As you can see from these examples, your equity can grow over just a few years. The more payments you make, the more it grows, and paying off your car faster while keeping it in good condition can increase your equity.

Why Should You Track Your Car’s Equity?

One of the main reasons for tracking your car’s equity is to understand the best time to trade it in for a different model. Ideally, you would want to make sure you have positive equity in your car so you can profit from the deal.

For example, if you sell your car for $12,000 and you owe $4,000 on it, then you can pay off the loan and have $8,000 in profit from the car. However, if you sell your car for $12,000 and you owe $14,000, then your lender gets the profit and you still owe them $2,000. Tracking your car’s equity can help you at least break even when you sell it or trade it in, if not tell you the right time to sell it to turn a profit.

Knowing your car’s equity could also help you get a loan. In some cases, your lender will accept the value of your car as collateral, which means you use the value of the car as an assurance that you can pay the money back. However, you need equity in your car in order to use it as collateral.

For example, if you own your car outright, then the value of the car can be used to determine its worth as collateral. However, if you only have 50% equity, then your equity is what you can put up as collateral for the loan, not the entire car.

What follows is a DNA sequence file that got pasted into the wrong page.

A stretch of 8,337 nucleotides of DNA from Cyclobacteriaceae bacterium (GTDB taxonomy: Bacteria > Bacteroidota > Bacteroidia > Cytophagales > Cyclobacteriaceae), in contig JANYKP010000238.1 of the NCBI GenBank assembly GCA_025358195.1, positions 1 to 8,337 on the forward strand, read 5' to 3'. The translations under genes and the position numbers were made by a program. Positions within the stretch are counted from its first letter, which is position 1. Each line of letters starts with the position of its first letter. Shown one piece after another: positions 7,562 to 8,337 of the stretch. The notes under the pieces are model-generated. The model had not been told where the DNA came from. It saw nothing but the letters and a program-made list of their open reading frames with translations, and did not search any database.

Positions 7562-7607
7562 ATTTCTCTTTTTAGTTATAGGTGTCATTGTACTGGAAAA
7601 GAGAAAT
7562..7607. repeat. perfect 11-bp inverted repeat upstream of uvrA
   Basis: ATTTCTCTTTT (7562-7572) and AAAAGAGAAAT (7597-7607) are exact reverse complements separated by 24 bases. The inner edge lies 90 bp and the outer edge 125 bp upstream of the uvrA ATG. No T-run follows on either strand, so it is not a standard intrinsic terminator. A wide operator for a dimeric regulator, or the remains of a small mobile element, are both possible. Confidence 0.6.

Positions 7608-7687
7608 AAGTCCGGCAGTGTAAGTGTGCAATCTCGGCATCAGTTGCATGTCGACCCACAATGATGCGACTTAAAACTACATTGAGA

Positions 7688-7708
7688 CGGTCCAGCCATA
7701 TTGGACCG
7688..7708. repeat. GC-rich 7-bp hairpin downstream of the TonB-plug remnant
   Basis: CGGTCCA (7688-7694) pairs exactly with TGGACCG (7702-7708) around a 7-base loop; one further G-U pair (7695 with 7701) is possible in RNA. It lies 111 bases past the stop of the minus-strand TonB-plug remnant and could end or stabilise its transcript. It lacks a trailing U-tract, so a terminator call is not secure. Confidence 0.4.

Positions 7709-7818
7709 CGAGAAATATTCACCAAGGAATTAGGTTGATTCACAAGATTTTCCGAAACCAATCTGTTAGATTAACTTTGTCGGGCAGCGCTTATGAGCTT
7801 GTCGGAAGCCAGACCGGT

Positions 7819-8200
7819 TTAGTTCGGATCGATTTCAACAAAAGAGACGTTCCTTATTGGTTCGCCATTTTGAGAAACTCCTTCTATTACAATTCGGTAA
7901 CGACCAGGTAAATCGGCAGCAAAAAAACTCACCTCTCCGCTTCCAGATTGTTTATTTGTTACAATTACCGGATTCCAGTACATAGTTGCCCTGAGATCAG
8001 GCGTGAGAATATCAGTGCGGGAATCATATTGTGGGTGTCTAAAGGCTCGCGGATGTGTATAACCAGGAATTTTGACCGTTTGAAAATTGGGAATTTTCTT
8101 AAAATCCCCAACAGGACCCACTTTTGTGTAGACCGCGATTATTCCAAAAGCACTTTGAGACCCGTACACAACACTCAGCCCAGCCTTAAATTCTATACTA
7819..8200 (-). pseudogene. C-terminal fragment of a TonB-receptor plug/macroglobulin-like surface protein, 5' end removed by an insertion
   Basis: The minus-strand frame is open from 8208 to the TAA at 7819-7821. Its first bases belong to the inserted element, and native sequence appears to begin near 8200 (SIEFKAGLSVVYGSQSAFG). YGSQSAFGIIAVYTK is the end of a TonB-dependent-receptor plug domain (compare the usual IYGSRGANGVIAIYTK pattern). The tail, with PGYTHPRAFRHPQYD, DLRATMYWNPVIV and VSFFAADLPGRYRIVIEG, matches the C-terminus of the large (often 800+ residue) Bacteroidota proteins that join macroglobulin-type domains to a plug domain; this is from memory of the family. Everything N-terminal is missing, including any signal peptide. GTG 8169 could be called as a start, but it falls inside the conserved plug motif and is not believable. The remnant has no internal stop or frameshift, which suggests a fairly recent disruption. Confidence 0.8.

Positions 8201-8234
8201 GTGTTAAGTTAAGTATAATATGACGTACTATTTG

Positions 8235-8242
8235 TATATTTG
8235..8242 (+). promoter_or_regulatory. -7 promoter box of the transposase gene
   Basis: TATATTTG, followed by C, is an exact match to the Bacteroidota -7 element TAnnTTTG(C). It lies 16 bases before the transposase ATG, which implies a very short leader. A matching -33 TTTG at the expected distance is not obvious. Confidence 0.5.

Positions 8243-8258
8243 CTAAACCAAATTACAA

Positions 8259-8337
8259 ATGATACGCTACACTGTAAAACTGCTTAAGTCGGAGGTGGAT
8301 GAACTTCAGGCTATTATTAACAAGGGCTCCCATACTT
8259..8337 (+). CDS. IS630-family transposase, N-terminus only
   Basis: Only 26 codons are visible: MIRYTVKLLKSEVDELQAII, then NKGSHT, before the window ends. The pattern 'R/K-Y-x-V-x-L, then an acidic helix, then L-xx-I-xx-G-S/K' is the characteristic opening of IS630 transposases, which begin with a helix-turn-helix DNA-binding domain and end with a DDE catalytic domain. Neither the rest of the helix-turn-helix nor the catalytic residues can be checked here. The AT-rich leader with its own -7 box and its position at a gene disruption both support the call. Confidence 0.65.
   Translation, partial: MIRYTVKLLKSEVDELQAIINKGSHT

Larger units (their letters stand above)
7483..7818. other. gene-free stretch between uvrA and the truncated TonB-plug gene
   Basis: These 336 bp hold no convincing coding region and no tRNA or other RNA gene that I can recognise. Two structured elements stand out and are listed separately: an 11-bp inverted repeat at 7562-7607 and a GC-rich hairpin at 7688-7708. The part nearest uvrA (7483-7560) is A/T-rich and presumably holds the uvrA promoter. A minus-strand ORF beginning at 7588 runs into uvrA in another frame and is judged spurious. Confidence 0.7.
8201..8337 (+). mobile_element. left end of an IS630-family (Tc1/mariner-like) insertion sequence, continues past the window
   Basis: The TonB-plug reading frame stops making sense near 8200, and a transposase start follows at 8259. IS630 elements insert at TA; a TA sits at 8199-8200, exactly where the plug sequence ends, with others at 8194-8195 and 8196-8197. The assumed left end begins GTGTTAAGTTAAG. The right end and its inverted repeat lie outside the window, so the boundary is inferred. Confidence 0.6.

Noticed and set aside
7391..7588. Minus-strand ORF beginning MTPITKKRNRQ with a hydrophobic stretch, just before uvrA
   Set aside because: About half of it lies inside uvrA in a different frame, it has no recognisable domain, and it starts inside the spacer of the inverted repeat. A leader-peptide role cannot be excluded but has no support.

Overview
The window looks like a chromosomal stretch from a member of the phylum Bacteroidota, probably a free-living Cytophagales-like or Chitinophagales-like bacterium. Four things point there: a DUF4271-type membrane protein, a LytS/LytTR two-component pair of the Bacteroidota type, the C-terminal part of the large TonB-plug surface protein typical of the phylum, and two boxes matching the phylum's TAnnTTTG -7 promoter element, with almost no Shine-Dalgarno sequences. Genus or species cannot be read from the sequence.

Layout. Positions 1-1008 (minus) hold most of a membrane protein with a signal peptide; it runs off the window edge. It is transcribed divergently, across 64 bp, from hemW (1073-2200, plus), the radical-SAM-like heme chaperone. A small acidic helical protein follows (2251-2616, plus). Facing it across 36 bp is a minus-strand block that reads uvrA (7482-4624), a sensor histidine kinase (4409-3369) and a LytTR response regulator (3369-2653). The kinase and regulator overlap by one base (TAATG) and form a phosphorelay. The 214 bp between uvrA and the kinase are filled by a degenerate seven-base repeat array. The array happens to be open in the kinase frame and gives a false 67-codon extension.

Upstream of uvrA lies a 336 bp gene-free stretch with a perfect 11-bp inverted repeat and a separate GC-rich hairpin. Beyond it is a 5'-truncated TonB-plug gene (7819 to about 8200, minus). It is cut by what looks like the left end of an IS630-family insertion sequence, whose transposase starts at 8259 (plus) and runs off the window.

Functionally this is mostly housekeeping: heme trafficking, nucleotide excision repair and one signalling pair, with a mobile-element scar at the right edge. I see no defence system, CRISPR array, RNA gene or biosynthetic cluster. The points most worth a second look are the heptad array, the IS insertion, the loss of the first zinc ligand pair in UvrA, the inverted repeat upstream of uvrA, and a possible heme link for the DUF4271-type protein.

Can You Sell Your Car With Negative Equity?

While it is possible to sell your car with negative equity, it can be costly. If you visit a dealership to trade-in your car, then they will give you credit for what it is worth, which might not be the full amount that they would finance for another car. You will then be responsible for what you owe. There are a few options to consider if you have negative equity and want to sell your vehicle.

  • You can delay your trade-in until you no longer have negative equity and can, at the very least, break even on the sale.
  • You could pay off what you owe on the loan all at once. However, this typically comes out of your own pocket.
  • You can try to sell your car privately. You may get more than what the dealership will offer you, but you will have to handle the title paperwork and advertising on your own.

The value of these options vary from person-to-person; you might prefer to sell your car privately while someone else would rather wait until they have equity. The right decision is based on your individual financial situation.

Your Equity Can Help You Make Smart Car-Buying Decisions

There are many factors to consider in the car-buying process, and equity is an important one. Your equity can tell you when you will turn a profit and what kind of collateral you can put down for a loan. Your equity changes over time and can grow through regular car payments.

Use our resource guides to learn about other factors in the car buying process, including what credit score you need to buy a car and what steps you need to take to get an auto loan